As an add-on, Sears offered the latest technology available to house buyers in the early part of the twentieth century. Central heating, indoor plumbing, and electricityÂ were all new developments in house design that "Modern Homes" incorporated, although not all of the houses were designed with these conveniences. Central heating, for example, not only improved the livabilityÂ of houses with little insulationÂ but also improved fire safety,Â a worry in an era when open flames threatened houses and even entire cities, as in the Great Chicago FireÂ (1871).
As demand decreased, Sears expanded the product line to feature houses that varied in expense to meet the budgets of various buyers. Sears began offering financing plans in 1916. However, the company experienced steadily rising payment defaults throughout the Great Depression,Â resulting in increasing strain for the catalog house program. More than 370 designs of Sears Homes were offered during the program's 32-year history. The mortgage portion of the program was discontinued in 1934 after Sears was forced to liquidate $11 million in defaulted debt. Sears closed their Modern Homes department in 1940. A few years later, all sales records were destroyed during a corporate house cleaning. The only way to find these houses today is literally one by one.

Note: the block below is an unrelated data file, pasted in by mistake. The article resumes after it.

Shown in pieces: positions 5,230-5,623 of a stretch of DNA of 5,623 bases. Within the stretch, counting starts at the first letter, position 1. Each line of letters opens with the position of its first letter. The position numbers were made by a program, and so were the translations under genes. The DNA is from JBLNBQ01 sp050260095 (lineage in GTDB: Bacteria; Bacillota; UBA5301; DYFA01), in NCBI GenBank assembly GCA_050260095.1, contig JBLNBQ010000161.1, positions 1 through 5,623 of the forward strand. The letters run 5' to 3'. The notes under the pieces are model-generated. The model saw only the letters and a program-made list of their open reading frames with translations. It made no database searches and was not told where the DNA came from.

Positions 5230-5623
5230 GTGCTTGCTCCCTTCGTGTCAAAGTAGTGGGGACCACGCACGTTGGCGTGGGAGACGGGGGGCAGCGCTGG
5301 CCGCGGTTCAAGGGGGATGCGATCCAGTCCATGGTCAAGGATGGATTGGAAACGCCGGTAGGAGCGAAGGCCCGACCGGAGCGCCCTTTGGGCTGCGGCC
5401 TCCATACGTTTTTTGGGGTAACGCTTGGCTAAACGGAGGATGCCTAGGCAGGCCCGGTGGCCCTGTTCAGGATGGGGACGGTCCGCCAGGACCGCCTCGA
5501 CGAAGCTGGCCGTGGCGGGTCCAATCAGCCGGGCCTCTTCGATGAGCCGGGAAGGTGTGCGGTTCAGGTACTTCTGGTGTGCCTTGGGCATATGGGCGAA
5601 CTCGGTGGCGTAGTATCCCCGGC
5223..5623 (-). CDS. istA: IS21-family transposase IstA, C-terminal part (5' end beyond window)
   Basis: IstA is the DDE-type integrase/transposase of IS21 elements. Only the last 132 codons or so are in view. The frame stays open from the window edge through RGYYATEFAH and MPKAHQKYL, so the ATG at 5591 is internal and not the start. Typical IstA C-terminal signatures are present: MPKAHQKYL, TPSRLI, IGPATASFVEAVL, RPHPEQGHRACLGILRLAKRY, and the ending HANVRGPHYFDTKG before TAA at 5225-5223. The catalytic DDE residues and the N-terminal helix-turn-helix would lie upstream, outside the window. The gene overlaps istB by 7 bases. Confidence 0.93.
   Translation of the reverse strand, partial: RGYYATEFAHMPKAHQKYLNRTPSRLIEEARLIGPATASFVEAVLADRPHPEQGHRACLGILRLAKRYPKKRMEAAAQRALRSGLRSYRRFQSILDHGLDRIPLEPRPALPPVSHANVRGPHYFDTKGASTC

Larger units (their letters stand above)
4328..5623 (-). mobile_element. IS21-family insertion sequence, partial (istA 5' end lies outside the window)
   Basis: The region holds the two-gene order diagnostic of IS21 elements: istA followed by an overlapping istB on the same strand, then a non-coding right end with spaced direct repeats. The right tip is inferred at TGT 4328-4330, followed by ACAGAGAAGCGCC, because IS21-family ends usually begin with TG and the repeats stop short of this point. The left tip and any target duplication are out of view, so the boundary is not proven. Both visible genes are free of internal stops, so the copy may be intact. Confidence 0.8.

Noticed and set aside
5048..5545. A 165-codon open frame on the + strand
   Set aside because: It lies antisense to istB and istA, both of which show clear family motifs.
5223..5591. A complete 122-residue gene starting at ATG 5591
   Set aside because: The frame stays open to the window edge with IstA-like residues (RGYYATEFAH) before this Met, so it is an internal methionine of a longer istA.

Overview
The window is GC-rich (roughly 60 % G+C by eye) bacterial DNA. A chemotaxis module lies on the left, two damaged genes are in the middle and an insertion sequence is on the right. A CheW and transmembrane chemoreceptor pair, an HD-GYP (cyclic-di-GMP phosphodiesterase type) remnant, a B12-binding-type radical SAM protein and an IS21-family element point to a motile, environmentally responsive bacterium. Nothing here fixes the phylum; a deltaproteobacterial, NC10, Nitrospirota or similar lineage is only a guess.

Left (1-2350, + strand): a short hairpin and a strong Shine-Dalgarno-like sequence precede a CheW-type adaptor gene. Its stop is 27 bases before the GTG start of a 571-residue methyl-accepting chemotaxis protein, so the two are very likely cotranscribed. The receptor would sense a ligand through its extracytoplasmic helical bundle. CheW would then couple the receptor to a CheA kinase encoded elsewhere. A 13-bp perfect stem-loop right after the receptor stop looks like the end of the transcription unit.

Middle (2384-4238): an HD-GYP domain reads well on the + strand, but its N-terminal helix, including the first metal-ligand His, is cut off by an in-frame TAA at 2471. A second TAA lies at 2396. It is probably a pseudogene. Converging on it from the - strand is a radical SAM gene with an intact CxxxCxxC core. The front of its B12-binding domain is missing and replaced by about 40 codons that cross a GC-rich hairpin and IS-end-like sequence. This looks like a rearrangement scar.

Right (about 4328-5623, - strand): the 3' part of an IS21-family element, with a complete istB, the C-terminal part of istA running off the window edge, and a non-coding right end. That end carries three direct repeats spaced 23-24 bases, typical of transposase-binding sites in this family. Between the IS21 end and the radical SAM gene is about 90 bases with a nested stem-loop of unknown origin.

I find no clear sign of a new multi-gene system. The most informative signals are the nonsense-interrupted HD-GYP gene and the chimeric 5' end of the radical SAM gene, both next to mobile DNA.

Today, some communities across the United States feature clusters of the houses as unofficial historical sites. Elgin, Illinois (a Chicago suburb) has the largest known collection of Sears Homes, with more than 200 Sears Homes (and few kit homes from other companies as well). A culture of Sears Modern Home seekers has emerged in recent years, as individual buildings have been identified.
If you or someone you knowÂ would likeÂ more information about the greater Orlando marketplaceÂ or a particular home in yourÂ neighborhood, please give me a call at 407-923-9313.